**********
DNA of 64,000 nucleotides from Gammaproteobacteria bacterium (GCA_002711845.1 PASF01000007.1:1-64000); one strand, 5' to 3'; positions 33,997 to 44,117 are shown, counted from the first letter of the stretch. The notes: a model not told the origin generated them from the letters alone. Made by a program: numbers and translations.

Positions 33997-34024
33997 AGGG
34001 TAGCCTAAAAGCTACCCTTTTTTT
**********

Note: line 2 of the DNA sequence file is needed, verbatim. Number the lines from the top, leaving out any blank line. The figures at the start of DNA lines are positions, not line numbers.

Positions 33997-34024